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Elf is a 2003 American Christmas comedy film directed by Jon Favreau, written by David Berenbaum and starring Will Ferrell, James Caan and Zooey Deschanel. It was released in the United States on November 7, 2003 and grossed over $220,400,000 worldwide. The story is about one of Santa's elves who learns of his true identity as a human and goes to New York City to meet his biological father, spreading Christmas cheer in a world of cynics as he goes. A baby boy crawls into Santa Claus's (Ed Asner) sack of gifts while he is delivering toys to an orphanage one Christmas Eve. Santa Claus unwittingly takes the baby back to the North Pole, where Papa Elf (Bob Newhart) volunteers to raise him. The baby was christened William but through a humorous misunderstanding is renamed Buddy (Will Ferrell). He is raised unaware of his status as a human, until his enormous size and (relatively) poor toy-making abilities lead him to ultimately find out the truth. Papa Elf reveals that Buddy was born to Walter Hobbs (James Caan) and Susan Wells and given up for adoption, and that Walter never knew of his existence.
The one-joke premise becomes worlds funnier once we learn that the elf in question is played with positively-charged whimsy by Will Ferrell. Best known for his ensemble work in Saturday Night Live and Old School, Ferrell has chosen the ideal project to test his skills as a leading man. And he keeps his clothes on, which means all ages are welcome (and encouraged) to attend this holiday party.
After its imaginative set-up, Elf follows Buddy south to Manhattan where he hopes to connect with his biological father (James Caan). Dressed head-to-toe in his traditional elf garb, Buddy encounters a world of people in need of some Ho Ho Ho, from a cynical Gimbels employee and inevitable love interest (Zooey Deschanel) to a gruff store manager and dear old dad, himself.
The concept of a misfit toy searching for his identity traces all the way back to the claymation Rudolph and Frosty specials of our youth, which director Jon Favreau (Made) makes a knowing wink toward in the early goings. The difference is Ferrell, whose comedy cup runs over with Christmas cheer. Elf races by on a sugar rush fueled by Buddy's sweet tooth - he has a taste for maple syrup, candy canes, and 2-liter bottles of soda.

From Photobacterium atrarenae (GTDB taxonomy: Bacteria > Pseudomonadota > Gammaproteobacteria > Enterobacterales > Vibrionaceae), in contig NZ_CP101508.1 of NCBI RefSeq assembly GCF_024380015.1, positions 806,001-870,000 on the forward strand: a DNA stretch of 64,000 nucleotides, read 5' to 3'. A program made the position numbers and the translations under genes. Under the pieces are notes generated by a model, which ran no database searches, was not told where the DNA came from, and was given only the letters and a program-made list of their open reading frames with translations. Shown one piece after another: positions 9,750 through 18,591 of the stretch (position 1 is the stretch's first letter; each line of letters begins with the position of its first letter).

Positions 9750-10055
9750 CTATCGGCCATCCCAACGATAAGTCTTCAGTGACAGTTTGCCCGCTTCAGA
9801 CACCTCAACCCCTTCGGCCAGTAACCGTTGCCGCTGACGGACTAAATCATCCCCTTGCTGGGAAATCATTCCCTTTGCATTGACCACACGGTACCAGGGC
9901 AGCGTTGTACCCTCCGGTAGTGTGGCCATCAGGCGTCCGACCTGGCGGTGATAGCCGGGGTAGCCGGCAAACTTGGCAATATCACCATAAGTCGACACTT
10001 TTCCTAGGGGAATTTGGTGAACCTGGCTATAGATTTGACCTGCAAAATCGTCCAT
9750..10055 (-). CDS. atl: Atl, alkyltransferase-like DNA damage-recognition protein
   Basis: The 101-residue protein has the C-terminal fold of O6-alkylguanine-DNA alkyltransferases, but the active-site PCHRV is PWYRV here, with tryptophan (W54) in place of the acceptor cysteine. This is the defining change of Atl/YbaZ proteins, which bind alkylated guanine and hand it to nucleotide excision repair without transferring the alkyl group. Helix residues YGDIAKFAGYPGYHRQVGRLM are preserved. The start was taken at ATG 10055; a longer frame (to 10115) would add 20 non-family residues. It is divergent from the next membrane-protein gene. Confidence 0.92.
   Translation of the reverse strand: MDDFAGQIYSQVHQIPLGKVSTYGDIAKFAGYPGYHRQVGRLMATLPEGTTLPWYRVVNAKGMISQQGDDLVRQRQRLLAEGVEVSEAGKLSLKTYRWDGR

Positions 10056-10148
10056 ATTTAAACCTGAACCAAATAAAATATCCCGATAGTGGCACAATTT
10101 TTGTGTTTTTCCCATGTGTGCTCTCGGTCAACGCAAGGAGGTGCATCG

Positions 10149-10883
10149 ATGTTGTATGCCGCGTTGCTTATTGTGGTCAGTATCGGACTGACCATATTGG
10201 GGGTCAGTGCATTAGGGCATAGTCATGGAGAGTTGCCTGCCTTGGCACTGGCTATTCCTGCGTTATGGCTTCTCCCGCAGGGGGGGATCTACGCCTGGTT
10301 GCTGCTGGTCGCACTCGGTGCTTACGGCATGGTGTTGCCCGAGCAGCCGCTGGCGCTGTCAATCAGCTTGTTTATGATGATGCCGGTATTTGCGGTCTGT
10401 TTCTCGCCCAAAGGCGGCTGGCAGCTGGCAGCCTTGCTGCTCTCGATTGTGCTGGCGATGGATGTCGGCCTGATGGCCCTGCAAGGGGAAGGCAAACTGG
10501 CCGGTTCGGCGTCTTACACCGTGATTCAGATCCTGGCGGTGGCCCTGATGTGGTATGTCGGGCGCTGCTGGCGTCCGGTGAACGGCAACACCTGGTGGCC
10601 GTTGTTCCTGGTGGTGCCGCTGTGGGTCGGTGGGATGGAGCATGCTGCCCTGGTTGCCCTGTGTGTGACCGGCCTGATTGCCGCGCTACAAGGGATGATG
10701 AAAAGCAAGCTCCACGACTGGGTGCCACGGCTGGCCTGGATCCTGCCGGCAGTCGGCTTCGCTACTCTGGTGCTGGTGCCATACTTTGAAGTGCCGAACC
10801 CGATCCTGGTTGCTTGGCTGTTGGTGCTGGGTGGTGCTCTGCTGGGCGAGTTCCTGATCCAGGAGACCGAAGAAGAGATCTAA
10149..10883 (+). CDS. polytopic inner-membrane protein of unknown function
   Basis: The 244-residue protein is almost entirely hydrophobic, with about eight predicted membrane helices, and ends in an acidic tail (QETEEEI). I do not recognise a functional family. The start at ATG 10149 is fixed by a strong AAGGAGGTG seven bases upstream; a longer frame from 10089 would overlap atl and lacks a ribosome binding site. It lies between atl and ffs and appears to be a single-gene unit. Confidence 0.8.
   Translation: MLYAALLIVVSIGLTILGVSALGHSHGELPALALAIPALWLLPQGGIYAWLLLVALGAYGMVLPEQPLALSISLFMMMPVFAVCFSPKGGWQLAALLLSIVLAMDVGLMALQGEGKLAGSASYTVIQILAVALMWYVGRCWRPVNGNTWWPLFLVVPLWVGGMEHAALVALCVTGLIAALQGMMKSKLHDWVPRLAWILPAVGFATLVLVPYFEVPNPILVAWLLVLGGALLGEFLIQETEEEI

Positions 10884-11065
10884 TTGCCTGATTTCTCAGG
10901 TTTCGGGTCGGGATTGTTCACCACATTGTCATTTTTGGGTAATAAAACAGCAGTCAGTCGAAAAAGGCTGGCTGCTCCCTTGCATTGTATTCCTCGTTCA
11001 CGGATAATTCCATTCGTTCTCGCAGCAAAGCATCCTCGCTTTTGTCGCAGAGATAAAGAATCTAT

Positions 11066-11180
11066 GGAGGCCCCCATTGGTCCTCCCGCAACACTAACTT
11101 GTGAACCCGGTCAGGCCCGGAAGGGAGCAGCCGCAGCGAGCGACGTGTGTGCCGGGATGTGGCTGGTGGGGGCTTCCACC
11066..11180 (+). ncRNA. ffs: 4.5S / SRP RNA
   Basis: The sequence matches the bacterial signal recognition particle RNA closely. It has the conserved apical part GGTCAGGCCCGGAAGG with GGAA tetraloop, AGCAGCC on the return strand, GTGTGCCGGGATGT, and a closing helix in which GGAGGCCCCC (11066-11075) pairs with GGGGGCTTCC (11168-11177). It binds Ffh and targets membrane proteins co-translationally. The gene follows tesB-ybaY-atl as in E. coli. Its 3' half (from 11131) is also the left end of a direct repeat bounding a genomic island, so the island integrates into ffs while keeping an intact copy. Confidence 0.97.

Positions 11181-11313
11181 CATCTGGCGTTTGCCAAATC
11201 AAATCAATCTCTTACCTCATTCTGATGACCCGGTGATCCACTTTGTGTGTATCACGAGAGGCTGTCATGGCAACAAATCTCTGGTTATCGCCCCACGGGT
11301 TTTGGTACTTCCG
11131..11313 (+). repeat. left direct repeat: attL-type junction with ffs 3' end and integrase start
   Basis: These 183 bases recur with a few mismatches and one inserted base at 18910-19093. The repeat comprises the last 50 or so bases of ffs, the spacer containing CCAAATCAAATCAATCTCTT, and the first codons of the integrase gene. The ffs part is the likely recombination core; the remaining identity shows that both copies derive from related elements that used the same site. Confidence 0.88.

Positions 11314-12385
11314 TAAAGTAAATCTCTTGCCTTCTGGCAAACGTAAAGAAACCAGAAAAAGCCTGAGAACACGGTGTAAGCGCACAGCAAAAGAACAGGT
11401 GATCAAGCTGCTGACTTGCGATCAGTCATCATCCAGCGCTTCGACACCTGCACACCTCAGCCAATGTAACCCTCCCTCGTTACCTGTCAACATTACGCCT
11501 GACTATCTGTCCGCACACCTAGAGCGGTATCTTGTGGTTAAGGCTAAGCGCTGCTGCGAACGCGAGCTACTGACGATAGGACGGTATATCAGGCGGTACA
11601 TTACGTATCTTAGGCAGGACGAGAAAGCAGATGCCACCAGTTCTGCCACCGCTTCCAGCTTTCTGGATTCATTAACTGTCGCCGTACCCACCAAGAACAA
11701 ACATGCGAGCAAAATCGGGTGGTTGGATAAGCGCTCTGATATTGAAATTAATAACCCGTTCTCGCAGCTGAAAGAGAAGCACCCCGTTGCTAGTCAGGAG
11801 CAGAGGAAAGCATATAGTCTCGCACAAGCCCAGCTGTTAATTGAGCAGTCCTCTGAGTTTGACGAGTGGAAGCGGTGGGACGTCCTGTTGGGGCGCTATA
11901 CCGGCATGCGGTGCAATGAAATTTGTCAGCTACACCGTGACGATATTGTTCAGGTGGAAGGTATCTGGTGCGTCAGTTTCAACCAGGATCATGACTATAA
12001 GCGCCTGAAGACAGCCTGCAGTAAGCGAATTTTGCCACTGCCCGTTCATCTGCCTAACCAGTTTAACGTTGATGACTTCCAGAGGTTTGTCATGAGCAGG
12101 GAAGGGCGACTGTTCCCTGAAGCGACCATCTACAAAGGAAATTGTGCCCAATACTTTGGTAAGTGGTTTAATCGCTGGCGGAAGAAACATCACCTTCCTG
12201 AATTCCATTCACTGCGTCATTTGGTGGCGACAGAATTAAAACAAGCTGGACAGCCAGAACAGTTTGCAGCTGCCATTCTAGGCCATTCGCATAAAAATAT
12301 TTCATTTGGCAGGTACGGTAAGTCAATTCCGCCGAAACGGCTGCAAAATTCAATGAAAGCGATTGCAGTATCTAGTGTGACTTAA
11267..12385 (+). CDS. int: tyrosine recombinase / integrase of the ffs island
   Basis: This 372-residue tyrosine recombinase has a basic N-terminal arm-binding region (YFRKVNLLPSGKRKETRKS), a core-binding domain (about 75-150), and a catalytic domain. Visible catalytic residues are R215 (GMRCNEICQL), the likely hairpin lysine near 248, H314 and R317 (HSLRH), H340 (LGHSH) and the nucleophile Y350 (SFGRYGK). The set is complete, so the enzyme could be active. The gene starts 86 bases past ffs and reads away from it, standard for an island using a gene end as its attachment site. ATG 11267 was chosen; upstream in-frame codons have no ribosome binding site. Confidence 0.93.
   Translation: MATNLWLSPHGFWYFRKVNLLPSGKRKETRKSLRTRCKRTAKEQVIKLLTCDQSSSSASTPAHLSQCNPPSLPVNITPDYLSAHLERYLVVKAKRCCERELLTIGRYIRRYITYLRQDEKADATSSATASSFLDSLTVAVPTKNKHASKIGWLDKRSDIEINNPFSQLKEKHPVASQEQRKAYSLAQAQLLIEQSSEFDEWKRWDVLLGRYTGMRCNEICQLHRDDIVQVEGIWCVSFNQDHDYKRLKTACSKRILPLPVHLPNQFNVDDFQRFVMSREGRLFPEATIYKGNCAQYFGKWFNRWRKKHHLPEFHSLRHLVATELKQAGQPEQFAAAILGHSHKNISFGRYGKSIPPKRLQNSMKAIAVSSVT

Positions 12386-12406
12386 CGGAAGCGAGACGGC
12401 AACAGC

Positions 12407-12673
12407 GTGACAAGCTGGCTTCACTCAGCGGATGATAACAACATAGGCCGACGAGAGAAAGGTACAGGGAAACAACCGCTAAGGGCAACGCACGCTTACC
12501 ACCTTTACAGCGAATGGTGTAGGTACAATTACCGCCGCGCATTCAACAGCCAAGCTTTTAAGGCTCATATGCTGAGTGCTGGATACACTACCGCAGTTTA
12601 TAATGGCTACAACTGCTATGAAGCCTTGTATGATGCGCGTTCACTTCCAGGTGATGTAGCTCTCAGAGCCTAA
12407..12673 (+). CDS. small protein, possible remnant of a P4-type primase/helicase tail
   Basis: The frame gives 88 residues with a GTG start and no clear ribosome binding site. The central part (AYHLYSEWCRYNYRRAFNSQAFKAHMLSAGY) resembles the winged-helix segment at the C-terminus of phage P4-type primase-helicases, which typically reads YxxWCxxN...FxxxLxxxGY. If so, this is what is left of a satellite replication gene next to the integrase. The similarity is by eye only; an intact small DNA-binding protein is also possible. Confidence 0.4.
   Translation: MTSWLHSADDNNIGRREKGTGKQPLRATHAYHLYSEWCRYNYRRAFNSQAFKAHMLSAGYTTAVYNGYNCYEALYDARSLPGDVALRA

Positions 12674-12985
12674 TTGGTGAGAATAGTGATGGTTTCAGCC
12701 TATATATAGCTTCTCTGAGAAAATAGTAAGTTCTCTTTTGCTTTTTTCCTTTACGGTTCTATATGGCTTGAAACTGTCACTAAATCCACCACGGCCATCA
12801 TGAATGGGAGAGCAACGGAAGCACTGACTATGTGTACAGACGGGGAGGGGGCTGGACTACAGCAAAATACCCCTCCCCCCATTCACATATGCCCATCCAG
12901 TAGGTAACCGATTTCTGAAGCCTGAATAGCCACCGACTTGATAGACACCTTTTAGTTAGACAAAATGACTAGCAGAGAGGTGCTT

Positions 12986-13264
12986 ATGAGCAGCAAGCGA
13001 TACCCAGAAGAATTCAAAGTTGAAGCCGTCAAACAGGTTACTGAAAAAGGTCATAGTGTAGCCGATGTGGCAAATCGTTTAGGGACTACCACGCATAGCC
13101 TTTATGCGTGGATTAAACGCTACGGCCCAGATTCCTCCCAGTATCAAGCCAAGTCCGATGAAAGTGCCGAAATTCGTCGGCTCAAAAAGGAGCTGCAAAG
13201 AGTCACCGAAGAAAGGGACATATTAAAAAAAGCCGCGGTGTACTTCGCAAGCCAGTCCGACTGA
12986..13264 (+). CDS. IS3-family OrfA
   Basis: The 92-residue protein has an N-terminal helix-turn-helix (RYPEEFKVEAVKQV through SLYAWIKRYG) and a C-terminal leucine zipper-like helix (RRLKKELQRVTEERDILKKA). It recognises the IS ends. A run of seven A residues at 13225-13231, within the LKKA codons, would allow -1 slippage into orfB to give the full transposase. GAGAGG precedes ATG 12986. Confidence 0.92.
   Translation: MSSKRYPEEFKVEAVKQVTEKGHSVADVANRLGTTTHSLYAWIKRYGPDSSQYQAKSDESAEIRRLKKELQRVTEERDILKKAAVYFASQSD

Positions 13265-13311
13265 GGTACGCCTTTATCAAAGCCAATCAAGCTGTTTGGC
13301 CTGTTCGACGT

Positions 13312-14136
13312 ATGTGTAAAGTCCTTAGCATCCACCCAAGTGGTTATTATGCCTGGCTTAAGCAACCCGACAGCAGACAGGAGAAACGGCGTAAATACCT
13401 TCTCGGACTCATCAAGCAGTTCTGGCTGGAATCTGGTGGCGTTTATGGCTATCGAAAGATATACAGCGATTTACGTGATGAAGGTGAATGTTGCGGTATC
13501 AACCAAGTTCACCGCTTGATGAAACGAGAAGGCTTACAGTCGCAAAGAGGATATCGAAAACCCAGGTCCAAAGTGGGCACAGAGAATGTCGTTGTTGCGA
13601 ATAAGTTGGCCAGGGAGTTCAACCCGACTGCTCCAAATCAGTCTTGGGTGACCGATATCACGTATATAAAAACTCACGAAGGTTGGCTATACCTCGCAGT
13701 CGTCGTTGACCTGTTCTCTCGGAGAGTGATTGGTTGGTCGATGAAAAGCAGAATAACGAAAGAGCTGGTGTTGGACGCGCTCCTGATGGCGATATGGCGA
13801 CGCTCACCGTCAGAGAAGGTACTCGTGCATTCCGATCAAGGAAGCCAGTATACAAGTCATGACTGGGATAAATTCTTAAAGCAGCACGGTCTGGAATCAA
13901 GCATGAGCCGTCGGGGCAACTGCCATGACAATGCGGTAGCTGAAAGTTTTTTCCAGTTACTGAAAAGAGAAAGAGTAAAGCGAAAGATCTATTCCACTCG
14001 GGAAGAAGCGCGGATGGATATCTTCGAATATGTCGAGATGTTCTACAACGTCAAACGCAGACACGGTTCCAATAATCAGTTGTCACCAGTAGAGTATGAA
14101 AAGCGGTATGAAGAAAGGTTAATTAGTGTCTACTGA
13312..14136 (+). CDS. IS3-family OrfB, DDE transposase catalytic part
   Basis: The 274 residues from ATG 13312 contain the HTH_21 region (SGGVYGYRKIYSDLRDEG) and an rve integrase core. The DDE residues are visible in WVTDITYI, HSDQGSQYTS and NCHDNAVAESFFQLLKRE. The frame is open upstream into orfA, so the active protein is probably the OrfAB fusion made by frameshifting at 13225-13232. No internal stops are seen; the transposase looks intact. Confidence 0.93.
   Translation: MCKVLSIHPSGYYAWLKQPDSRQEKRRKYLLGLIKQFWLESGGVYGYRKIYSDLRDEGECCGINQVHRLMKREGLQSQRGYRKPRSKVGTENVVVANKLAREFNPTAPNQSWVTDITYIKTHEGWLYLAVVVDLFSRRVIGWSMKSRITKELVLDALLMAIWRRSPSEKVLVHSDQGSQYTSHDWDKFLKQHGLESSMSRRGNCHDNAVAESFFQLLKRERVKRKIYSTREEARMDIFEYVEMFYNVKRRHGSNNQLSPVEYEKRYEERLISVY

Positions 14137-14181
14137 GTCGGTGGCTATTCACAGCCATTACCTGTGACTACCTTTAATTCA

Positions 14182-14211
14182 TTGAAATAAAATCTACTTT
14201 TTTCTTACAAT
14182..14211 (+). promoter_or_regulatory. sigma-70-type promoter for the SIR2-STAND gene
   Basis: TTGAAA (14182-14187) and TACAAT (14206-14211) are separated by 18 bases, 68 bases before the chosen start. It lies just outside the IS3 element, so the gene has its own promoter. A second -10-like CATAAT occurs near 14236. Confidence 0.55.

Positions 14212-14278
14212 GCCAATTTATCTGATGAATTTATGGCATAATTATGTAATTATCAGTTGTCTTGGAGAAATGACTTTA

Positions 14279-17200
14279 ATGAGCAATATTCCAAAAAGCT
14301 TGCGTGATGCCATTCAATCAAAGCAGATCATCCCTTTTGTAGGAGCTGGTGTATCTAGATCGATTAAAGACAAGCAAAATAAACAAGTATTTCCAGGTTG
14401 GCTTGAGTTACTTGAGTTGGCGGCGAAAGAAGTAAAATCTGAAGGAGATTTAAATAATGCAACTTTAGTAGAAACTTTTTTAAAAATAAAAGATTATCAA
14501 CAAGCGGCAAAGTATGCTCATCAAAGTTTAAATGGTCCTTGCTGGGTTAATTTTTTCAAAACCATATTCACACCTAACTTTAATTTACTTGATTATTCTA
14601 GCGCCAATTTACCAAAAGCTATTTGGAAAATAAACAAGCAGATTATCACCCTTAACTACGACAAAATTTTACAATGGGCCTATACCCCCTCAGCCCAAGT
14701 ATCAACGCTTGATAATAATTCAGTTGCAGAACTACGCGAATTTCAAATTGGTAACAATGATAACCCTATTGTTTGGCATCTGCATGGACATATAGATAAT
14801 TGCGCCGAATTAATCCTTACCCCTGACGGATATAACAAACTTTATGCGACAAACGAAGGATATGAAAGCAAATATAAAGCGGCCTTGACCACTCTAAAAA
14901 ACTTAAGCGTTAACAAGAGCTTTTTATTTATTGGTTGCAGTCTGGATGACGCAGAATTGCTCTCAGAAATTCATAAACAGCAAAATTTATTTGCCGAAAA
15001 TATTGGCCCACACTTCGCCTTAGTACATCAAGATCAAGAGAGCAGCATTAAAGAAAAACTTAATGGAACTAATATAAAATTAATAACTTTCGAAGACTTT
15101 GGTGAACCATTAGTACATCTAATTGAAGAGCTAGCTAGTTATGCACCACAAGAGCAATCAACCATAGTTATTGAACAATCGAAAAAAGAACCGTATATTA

Minor and unnecessary subplots keep the sidewalks bustling, from an energy crisis caused by a lack of believing children to Buddy's father's troubles at work. They're thin setups aimed to illustrate a strange stranger in the strangest land of all; New York City. Favreau relents, allowing Ferrell some freedom to test out his newfound world, much like Tom Hanks' character in Big. And like Hanks' turn, Buddy's adventures are charged with Ferrell's kindly innocence and undying enthusiasm that warms the heart and carries the film.
Supporting players get swept up in the good-natured holiday cheer. Wide-eyed Deschanel is the gentle glowing angel on the top of this gooey tree. Asner's in the spirit, and makes the best Santa seen on screen is years. Only Caan, a true Grinch, earns a spot on the naughty list by phoning in his performance. In comparison to the rest of the cast, he's the crusty fruitcake you're eager to re-gift. Not that it matters. They're all window dressing in the display case at Gimbels, while the hilarious Ferrell is the storeroom Santa taking requests from eager children. For those of you with a belly laugh on your wish list, Christmas has come early this year.
Netflix pulls out all the stops for the Elf DVD, including endless documentaries, commentary tracks, deleted scenes, and some games for the kids. It all fills up two full DVDs -- so Christmas can come early this year too!
'Can you blow this up for me?'